Performance-minded shoppers– and some of those who would have picked the top-of-the-line V-6 in the past– will likely enjoy the turbocharged SX model, which whistles along with 274 horsepower and paddle controls for the automatic. Here also the 2014 Kia Optima graduates into a sportier echelon, capable of keeping up with the likes of the With this combination, the Optima’s personality into something authentically sporty, if not high-performance– along the lines of the Volkswagen CC or Buick Regal.
Meeting the needs of those who want to be as green as possible is the Optima Hybrid, with its electric-motor system and lithium-polymer battery pack that pair with a four-cylinder engine and six-speed automatic transmission (not a CVT). There’s been one pretty significant drawback to the previous versions of the Hybrid, even if it did perform reasonably well: Its transitions on and off the two power sources were typically downright jarring, and far from seamless. Kia (and Hyundai, which shares the system) have spent time reworking the system for improved fuel economy and better driveability. We’ll report back when we get even more seat time in the revised model.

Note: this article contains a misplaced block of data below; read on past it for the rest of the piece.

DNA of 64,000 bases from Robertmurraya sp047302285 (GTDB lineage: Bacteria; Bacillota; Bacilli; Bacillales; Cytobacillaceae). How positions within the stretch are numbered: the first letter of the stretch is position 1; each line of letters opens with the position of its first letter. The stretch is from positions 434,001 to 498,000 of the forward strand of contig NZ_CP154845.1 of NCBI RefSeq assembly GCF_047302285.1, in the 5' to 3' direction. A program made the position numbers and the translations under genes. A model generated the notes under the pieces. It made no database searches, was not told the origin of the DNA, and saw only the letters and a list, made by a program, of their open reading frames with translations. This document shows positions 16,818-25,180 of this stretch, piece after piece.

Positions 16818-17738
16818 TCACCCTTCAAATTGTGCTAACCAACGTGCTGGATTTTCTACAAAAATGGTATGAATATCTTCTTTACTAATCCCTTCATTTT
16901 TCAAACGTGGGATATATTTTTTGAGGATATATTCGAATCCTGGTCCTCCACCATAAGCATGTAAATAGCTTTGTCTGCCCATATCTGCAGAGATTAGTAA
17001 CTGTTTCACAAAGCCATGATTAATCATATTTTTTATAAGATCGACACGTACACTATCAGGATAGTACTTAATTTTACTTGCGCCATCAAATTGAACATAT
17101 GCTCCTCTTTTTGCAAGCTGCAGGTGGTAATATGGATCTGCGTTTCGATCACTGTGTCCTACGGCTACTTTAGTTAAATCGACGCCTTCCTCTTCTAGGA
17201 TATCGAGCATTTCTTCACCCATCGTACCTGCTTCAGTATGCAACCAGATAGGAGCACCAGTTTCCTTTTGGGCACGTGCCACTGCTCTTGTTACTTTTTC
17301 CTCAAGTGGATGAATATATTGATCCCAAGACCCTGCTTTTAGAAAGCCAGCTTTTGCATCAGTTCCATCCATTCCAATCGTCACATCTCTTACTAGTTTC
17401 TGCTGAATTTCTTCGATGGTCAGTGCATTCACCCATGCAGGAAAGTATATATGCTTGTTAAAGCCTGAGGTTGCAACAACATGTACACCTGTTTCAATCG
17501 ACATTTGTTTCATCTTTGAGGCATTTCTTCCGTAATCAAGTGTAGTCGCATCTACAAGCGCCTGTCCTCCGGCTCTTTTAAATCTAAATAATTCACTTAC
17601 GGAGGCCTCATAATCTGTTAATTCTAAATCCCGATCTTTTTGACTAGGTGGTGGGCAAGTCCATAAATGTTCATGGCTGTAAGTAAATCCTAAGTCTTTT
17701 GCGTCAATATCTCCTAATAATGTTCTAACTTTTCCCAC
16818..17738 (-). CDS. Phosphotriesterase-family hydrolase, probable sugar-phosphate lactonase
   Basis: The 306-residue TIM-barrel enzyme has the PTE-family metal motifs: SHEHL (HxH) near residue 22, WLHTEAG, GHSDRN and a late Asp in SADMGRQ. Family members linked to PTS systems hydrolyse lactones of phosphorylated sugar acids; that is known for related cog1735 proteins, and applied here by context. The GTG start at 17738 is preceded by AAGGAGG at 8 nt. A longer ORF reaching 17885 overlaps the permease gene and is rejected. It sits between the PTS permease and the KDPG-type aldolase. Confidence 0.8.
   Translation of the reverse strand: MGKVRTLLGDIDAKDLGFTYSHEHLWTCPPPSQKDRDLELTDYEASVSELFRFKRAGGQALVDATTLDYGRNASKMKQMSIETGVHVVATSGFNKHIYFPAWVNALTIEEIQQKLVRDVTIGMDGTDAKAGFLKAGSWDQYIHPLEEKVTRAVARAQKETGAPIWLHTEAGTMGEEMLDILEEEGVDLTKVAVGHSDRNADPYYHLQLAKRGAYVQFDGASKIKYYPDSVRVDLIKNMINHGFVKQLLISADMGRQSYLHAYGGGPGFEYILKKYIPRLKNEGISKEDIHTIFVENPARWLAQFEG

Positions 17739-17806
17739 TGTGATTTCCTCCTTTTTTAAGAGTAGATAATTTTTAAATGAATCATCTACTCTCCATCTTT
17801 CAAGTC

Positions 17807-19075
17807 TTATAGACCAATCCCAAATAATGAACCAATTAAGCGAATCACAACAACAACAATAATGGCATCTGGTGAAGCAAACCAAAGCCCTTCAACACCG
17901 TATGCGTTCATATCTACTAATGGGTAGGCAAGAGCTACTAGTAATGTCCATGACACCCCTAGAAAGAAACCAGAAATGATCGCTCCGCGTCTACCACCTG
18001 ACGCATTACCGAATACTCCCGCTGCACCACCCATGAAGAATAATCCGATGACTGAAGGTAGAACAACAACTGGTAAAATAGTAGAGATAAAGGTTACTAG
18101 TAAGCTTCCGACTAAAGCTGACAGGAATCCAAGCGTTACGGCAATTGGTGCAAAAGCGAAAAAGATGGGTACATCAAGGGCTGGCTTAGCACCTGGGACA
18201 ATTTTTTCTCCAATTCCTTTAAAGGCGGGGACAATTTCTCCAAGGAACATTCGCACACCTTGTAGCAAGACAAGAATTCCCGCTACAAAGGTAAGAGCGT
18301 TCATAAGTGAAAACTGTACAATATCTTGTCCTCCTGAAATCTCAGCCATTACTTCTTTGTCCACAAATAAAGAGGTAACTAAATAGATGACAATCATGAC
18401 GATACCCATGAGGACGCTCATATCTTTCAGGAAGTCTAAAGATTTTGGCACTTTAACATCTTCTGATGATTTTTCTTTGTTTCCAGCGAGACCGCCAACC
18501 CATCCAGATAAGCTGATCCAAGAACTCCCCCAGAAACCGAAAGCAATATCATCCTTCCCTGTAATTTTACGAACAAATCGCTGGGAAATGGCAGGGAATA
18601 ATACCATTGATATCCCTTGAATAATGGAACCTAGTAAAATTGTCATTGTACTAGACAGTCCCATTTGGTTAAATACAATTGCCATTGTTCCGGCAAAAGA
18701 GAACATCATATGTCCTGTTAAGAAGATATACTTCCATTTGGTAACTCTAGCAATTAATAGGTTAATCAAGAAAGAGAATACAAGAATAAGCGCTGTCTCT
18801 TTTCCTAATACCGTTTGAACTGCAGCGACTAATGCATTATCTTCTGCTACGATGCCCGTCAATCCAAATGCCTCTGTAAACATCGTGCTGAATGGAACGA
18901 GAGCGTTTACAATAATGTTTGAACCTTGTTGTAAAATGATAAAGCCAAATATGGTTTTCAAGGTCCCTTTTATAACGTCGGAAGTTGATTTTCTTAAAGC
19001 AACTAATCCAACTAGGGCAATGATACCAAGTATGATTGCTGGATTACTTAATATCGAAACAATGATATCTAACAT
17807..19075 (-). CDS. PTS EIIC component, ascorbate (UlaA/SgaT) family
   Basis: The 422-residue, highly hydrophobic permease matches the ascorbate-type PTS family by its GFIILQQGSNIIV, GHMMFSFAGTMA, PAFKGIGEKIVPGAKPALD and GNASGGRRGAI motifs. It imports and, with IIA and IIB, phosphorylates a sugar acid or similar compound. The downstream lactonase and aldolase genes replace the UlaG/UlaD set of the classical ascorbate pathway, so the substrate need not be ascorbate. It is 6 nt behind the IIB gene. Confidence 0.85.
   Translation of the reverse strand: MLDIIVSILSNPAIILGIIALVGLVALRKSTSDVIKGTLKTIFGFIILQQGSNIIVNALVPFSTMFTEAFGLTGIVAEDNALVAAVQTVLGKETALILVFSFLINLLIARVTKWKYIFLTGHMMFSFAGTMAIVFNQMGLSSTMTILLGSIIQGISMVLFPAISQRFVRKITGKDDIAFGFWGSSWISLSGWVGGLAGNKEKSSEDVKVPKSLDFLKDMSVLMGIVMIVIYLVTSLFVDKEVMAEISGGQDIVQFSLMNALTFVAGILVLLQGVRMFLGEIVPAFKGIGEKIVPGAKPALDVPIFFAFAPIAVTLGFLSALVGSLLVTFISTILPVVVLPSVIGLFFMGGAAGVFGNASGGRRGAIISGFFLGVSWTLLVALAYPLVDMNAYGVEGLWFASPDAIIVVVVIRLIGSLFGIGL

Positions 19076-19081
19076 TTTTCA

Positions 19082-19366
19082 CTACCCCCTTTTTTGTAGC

2014 Kia Optima Price
With all powertrains, highway gas mileage strikes a minimum of 33 mpg in turbos, with four-cylinders striking a stellar 35 mpg and hybrids reaching to a rated 39 mpg. We’ve had problem hitting the hybrid’s high-water marks, but the basic 2014 Kia Optima provides repeatable, real-world gas mileage that’s tops in its class, and equal to some economy vehicles.
The Optima has steering that’s a some firm in feel, yet somehow far more confident than that of the closely related Sonata. That combined with an independent suspension, giving the 2014 Kia Optima a quick, nimble feel– although if handling is among your leading priorities you ‘d probably be happier with the Fusion, Mazda6, or Altima.